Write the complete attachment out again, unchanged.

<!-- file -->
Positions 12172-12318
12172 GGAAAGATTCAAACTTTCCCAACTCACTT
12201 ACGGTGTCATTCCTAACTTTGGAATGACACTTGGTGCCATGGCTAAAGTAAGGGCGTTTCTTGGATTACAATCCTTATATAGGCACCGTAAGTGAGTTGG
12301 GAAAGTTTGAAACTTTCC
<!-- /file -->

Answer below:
Positions 12172-12318
12172 GGAAAGATTCAAACTTTCCCAACTCACTT
12201 ACGGTGTCATTCCTAACTTTGGAATGACACTTGGTGCCATGGCTAAAGTAAGGGCGTTTCTTGGATTACAATCCTTATATAGGCACCGTAAGTGAGTTGG
12301 GAAAGTTTGAAACTTTCC